Our “low-flow models provide flows as low as 2 cc/min, and high-flow models achieve flows in excess of 1400 scfm,” Arcuri says. For users in search of precise control, “fully tunable, closed-loop electronic pressure controls” are useful. According to Arcuri, the company’s controls achieve control within +/- .1 psig.

Even though manufacturers have a multitude of automation and control options to choose from, pharmaceutical and biopharmaceutical manufacturers often prefer specific models over others. “The ER3000 continues to be our primary product for automation in pharmaceutical and biopharmaceutical industry,” explains Arcuri.

Automation and control solution providers must vigilantly watch the market for new technologies, making sure to update solutions regularly, no matter how popular a device may be.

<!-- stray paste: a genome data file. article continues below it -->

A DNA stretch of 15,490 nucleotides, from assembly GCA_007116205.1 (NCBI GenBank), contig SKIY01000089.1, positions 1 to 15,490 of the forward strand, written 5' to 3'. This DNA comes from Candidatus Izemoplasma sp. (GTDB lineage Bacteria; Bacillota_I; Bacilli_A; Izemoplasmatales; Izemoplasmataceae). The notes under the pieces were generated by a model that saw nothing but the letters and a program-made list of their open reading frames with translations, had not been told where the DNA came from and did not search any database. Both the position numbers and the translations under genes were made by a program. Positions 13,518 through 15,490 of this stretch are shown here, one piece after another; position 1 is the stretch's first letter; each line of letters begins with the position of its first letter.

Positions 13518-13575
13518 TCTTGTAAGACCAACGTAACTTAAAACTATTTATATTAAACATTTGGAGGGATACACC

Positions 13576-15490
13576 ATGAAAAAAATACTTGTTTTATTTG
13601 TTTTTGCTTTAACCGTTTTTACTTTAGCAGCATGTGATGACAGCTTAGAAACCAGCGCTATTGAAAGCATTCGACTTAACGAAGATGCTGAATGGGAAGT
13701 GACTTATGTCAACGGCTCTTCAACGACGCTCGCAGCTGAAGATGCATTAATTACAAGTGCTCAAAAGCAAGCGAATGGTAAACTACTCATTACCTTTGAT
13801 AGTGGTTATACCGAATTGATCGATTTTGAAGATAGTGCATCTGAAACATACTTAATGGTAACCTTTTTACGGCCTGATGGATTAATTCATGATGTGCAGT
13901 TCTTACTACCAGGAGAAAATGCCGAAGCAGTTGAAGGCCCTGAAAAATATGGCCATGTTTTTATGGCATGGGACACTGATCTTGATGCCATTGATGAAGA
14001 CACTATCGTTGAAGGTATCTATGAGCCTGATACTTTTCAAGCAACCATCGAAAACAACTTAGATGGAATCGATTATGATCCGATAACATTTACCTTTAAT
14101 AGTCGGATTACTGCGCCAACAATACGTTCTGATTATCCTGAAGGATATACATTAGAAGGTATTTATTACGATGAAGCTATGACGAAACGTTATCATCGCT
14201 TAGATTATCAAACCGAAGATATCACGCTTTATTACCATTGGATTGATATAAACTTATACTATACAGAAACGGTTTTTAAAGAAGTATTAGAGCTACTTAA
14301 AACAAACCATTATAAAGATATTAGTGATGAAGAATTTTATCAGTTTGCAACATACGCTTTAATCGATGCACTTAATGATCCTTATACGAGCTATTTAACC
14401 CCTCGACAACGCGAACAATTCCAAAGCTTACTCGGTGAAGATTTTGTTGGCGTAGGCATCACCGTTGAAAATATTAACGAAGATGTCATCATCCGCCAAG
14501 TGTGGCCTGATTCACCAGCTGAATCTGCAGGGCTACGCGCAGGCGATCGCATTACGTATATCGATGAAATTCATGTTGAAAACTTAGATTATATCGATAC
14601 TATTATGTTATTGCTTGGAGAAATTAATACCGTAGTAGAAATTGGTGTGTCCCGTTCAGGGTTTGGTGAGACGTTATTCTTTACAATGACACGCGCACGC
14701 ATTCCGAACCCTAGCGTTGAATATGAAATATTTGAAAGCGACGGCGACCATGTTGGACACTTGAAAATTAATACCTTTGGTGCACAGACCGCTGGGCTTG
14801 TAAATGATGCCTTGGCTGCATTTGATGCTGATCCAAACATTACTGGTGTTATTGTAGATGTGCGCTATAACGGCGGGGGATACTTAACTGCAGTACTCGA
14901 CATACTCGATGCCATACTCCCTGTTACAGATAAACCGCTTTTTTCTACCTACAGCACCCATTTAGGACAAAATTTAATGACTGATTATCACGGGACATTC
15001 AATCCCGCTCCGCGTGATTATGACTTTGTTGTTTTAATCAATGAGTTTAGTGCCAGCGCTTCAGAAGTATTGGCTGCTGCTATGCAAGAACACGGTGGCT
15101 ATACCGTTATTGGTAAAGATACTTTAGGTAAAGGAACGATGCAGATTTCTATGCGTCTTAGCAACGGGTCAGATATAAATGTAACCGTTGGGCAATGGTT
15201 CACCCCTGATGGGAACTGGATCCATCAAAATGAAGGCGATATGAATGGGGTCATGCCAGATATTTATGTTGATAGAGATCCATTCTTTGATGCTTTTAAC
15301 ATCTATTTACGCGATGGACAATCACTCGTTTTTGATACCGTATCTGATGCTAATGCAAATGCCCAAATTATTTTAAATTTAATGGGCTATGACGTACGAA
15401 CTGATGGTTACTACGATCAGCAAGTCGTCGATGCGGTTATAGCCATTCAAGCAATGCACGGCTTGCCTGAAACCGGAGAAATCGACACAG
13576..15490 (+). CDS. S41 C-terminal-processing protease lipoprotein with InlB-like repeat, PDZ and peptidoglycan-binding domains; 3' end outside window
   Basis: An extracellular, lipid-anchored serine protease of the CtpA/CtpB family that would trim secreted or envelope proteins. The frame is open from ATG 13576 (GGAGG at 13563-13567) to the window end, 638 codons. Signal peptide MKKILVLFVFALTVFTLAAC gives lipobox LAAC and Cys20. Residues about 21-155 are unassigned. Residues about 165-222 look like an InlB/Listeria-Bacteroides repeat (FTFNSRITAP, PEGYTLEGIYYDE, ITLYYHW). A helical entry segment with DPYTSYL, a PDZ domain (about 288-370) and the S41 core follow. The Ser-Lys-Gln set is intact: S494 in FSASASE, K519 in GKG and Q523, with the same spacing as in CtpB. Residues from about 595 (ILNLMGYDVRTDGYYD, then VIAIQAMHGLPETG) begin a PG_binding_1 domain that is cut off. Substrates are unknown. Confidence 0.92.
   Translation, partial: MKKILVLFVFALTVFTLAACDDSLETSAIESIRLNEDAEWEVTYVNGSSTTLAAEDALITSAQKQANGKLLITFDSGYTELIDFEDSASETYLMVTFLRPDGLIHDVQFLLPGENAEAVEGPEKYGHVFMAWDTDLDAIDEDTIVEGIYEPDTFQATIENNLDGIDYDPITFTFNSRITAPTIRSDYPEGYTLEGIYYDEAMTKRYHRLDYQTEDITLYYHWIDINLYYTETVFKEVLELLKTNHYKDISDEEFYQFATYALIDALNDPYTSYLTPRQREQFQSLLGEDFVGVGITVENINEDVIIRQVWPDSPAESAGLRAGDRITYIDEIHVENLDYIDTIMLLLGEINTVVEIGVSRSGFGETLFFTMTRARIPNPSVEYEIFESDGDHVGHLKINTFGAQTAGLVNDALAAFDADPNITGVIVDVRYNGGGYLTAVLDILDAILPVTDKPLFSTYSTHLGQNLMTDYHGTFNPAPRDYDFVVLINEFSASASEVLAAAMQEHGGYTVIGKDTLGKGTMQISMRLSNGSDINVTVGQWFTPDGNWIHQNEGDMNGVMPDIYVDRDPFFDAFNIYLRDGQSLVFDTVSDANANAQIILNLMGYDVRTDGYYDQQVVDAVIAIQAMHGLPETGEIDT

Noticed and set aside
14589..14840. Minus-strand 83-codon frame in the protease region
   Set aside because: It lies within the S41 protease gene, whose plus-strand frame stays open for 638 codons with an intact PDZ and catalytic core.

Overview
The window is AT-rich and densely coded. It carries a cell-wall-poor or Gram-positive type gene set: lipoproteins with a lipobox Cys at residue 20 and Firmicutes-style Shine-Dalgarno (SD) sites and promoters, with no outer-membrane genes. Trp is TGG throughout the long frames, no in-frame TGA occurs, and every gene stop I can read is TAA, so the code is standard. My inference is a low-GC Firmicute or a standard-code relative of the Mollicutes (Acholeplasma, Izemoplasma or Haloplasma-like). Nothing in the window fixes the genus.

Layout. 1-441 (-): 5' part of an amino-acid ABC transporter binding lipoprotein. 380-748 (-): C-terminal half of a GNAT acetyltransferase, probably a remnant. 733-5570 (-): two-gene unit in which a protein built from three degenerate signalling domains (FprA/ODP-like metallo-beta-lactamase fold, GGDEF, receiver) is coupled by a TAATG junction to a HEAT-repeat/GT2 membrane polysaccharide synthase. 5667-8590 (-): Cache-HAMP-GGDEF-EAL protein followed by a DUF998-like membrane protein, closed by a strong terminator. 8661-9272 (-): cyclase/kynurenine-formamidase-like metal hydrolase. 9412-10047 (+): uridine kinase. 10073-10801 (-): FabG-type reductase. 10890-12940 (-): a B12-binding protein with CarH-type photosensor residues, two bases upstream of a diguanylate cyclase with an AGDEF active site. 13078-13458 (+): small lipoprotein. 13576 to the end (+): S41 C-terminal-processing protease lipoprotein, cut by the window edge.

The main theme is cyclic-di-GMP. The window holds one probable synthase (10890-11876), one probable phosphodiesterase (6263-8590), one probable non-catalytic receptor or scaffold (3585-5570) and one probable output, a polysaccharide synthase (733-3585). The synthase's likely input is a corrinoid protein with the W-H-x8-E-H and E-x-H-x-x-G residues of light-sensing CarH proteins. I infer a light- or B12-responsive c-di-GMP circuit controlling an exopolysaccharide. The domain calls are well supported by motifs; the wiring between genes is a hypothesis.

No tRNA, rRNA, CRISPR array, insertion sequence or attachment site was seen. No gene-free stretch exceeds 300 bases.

TESCOM has plans to release an updated version of the ER3000, the ER5000, this summer, which will feature some higher-tech abilities. “The new model will be able to easily connect to any computer via the onboard USB connector and will include revamped user interface software that features a ‘Set up Wizard’ to speed up installation, and provides tuning and troubleshooting advice at the user’s fingertips.”

 

Current Trends

Much like cell phones, in the world of automation, there is always a newer, fancier model stepping up to take the place of the last model, and tech-savvy end-users often prefer to keep their models up to date.

The life science industries are always implementing new automation and control solutions, considering the delicate nature of the industries' processes. According to Arcuri, pressure controls are a common automation solution, especially under bioreactor and fermenter skids.

Electropneumatic controllers are also often used in process headers to control the pressure in the line. “The main goal is not so much to automate as to improve the stability of pressure in the process line inside the facility,” says Arcuri.